Here’s another clue to the source of the predator: it’s the banishment of the divine feminine archetype, represented by the grail cup, that creates the Dying King. He has rejected his own soul and the loss is slowly killing him. The grail is right there in his castle, but he can’t access it because he can’t listen to his soul. As soon as the grail is acknowledged by Percival, the healing begins.
The grail restores life by turning poison into medicine. This is the secret of alchemy: the chaos and darkness of the prima materia is used to create the alchemical gold, or soul. The best is found hidden in the worst, and it’s the darkest part of the psyche which contains the key to our wholeness. As we saw in the last post, Bluebeard literally carries the key to our awakening.
“The deepest work is usually the darkest. A brave woman, a wisening woman, will develop the poorest psychic land, for if she builds only on the best land of her psyche, she will have for a view the least of what she is. So do not be afraid to investigate the worst.” – Clarissa Pinkola Estes
(This applies to men too!)
To live fully and creatively we must listen to the voice of our soul, our daemon. But it’s this communion that the predator seeks to pervert and destroy. He tries to disrupt the natural cycles of life because he can’t submit to their rules – he doesn’t want to surrender to the soul. In Bluebeard the predator is a failed magician, a figure that has no light of his own. Light, in this case, stands for soul. To create a soul you must listen to it and follow its promptings. But the predator can’t, or won’t, do this, so the failed magician is also a failed shaman. This failure to shamanise, or create his own soul, condemns him to steal and destroy the soul of others.
We see this tragic process unfold in the lives of psychopaths, paedophiles and murderers, locked into cycles of destructive behaviour they can’t escape:
“Soul demands of the serial killer what it demands of us all – that he metaphorically kill his ego in order that his soul might live. He chooses instead to literally kill his soul in order that his ego might live. Soul, however, cannot be killed. It is not only immortal, but it is also the very root from which the ego has sprung. Any attempt to uproot soul only makes it come back at us in distorted form, as a demonic image which has to be killed again and again.” – The Philosopher’s Secret Fire, Patrick Harpur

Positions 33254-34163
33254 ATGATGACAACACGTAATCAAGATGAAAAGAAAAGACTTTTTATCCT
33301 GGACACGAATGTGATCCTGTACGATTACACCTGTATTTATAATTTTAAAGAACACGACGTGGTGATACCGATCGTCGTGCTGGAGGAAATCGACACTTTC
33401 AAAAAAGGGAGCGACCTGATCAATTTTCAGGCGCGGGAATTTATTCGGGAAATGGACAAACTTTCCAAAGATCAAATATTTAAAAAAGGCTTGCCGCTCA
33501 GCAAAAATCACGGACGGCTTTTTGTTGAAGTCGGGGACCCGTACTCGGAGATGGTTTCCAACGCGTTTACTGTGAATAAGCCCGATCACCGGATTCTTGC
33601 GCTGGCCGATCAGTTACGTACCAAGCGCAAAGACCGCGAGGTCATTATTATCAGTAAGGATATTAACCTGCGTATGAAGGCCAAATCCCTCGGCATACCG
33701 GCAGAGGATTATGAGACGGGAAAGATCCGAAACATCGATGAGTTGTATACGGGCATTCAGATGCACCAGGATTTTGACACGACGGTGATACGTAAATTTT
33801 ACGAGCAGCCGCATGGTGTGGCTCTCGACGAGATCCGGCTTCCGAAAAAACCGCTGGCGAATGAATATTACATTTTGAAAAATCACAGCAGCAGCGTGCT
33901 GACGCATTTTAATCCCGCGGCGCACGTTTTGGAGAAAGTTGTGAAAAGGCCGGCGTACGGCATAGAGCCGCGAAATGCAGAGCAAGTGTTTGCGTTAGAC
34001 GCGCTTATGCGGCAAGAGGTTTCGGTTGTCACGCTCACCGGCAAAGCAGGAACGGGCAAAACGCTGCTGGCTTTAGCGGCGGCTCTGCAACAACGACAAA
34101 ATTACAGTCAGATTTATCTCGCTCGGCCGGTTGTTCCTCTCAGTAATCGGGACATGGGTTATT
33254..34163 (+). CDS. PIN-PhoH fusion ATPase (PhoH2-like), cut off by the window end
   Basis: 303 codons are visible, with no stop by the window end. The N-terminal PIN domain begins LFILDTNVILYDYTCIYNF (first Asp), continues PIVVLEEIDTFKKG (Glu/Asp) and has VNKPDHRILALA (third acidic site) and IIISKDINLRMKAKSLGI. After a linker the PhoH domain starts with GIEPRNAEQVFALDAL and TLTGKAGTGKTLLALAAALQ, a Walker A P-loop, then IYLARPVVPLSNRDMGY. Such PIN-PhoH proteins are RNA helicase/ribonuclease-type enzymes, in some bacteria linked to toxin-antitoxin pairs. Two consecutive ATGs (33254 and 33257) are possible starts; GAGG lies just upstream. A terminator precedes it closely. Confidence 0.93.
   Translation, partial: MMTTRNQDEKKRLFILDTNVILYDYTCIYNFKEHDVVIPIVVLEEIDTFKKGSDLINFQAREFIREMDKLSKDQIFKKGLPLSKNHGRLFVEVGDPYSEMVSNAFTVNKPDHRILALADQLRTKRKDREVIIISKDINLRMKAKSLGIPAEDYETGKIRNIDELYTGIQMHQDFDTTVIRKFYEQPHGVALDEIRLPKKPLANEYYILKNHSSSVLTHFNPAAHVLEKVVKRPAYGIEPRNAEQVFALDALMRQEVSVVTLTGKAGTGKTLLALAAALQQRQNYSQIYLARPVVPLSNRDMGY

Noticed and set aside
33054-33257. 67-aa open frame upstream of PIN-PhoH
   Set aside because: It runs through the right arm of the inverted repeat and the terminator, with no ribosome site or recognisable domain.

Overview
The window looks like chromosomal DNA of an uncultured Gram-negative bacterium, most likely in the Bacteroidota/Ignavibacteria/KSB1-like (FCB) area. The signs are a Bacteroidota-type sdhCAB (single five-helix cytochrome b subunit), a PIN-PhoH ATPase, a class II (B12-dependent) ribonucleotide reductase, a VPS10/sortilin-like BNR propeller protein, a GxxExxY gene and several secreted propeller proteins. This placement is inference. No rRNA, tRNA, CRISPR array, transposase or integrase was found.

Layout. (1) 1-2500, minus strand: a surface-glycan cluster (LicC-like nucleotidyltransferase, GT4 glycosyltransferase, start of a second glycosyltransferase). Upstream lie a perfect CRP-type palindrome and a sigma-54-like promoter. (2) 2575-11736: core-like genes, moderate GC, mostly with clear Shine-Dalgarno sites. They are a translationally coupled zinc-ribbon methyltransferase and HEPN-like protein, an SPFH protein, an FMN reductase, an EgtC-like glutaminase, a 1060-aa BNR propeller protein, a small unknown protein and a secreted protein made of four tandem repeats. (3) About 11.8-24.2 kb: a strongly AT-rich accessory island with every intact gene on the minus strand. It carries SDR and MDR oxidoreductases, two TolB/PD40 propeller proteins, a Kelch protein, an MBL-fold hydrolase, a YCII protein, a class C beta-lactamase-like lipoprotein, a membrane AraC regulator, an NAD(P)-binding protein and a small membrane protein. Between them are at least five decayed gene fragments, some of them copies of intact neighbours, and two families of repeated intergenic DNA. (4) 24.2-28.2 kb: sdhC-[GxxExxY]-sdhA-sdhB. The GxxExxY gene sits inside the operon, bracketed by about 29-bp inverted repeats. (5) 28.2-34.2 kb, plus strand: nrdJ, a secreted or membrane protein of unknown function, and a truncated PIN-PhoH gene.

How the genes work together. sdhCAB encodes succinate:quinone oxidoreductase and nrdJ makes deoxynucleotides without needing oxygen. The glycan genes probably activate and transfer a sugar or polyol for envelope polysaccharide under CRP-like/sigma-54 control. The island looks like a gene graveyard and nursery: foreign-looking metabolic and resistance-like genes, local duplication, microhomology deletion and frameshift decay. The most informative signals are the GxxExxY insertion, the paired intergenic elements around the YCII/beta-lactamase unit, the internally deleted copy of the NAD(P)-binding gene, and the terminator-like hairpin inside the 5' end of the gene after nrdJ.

This is what the predator desires – to kill the soul. But it’s impossible and so the predator is on a fool’s errand. Why does he persist?
Entropy and the Devil
Life evolves through the conflict of opposites. We don’t grow and become strong unless we have something to push against – resistance creates strength and structure. For example, the lack of gravity in space causes muscles to atrophy so astronauts need to do special exercises to preserve muscle mass. We’re not designed to float about in zero gravity. Our feet are meant to be in the dirt.
Growth means change, which can’t happen outside of time. With time comes birth and death, and the bane of all our lives – entropy. This is the second law of thermodynamics which states that disorder increases in a closed system. Without our constant attention, everything eventually breaks down: dust accumulates, machines rust, and soles wear thin.
This means we must choose to become more conscious because if we allow ourselves to drift and fall into bad habits, entropy takes over and life starts to fall apart. Entropy is a destructive force, but without it life couldn’t exist. It only seems evil to us because it interferes with our carefully laid plans. Impermanence is one of the three marks of existence in Buddhism, which means it’s a basic fact of life so we must comes to terms with it. We can’t live without entropy.